The Shape of Jazz to Come
Urban legends maybe, some in Ornette: Made in America, others not, include that one naïve audience thought “free jazz” to mean “at no cost” and that another tossed his tenor sax over an embankment. The seventy-seven-minute new restoration of the Shirley Brimberg Clarke documentary is as experimentally freeform as the subject performer/composer/theorist’s “harmolodic” playful-serious fusion of jazz, funk, blues, R&B, rock, symphonic and (from work in Morocco with Master Musicians of Joujouka and in Nigeria) ethnic bases.
There is humor, too, in the freewheeling structure of the film itself and in its speakers, from Ornette Coleman’s partial put-on “castration” story to a reading by a dour, suited William S. Burroughs through Buckminster Fuller’s voice setting forth theory -- seconded and expanded by Coleman -- of the cohesiveness of architecture, sound, plant life and just about everything else.
This cinema kaleidoscope spans forty and more years. Seeking material to inaugurate the Fort Worth Caravan of Dreams cultural arts center in 1981, Kathelin Hoffman Gray was steered to the New York former-schoolhouse residence of native son Coleman, who in turn handed her unfinished, unreleased video and 16mm stock shot by Clarke at the end of the ‘60s. Hoffman Gray moved into the Chelsea Hotel to be near the director for a collaboration that included Coleman and produced the 1986 release, now corrected and remastered through the UCLA Film & Television Archive.
The original “stretched the boundaries and definitions of filmmaking,” technically in its use of then-new Super 16 and video -- indeed, segments constitute some of the very first music video clips. The independent, controversial Oscar-winning director with personal and professional parallels with friend-enemy also-dancer-to-filmmaker rival Maya Deren, had used her subject’s relationship with his segregation-South past and with his son Ornette Denardo Coleman (later one of two drummers in the father’s Prime Time double quartet) as a thread linking disparate elements.
The released non-linear or –chronological documentary, however, is a mash-up as irrationally connected as the music wherein “no one has the lead, anyone can come out with it at any time.” If anything can be said to be a constant, it is a recurrent Fort Worth Symphony Orchestra-Prime Time performance of Coleman’s Guggenheim Fellowship Symphony No. 1, Skies of America, the last interpolation of which segues into a post-concert reception at which women of all ages and colors throw themselves at the bemused honoree.
A reenactment of an 1887 Wild West street shootout precedes the century-later presentation of an astronaut moonrock key to the city on Ornette Coleman Day. Here and there throughout are dreamlike re-creations of a not-unhappy-looking 1930s childhood (depending on age, played by Demon Marshall and Gene Tatum) on the Afro-American side of the Texas tracks, plus shots of him visiting that old neighborhood with Denardo and chewing the fat and the food with neighbors there or musicians and critics back in New York.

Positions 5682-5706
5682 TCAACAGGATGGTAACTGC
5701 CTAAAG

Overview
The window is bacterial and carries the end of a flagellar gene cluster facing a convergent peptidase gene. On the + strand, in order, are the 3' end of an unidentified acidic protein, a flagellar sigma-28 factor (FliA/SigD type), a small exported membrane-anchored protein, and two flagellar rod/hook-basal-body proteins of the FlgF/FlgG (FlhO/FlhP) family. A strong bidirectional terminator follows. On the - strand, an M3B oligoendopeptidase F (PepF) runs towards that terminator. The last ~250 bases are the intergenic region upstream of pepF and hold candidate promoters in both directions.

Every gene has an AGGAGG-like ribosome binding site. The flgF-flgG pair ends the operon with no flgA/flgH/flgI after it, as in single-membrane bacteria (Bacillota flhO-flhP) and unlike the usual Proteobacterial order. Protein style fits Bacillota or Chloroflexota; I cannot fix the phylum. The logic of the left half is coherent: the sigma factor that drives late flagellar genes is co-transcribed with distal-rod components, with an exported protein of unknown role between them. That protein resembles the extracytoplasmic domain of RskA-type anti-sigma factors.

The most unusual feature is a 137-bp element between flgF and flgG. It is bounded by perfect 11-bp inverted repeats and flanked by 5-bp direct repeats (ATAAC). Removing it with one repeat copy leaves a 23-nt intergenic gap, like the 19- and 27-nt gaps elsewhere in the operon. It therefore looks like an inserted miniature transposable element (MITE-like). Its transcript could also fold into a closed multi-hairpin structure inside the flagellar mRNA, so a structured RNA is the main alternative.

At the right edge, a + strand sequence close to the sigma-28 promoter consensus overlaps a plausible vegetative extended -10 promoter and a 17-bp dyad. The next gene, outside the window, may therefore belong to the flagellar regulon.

The Caravan of Dreams theater troupe frolics in a downtown street; the Washington, D.C., Resurrection City is here for a moment, Coleman walks the chain-linked corridors of the Lower East Side school building he purchased or sits in a junk-strewn lot; montages of famous faces flash by, or semi-psychedelic animated figures, while heads (including Denardo’s poetess mother Jayne Cortez and his aunt) talk from varicolored cartoon television sets, and rehearsal and performance footage cuts in, even to a string quartet doing his Prime Design/Time Design under a geodesic dome. Fronting the music and the implications of time-space continuum is the frequent Caravan of Dreams neon symbol, a colored square and triangle within a circle whose sides they touch in coexistent convergence of form.
Yesterday’s resisted prophet to today’s leader arguably still ahead of others, Coleman experienced hostility or indifference early and, despite later acclaim, does from some quarters today. His power and intensity have been likened by Rolling Stone to those of the Sex Pistols. Heeding Louis Armstrong’s “if you gotta ask you’ll never know,” this film does not attempt the impossibility of explicating the difficult music, on which you groove or you don’t: the film and the music are still far out there and require an openness that escapes the non-fans who probably will not sit through either.
(Released by Rialto Pictures; not rated by MPAA.)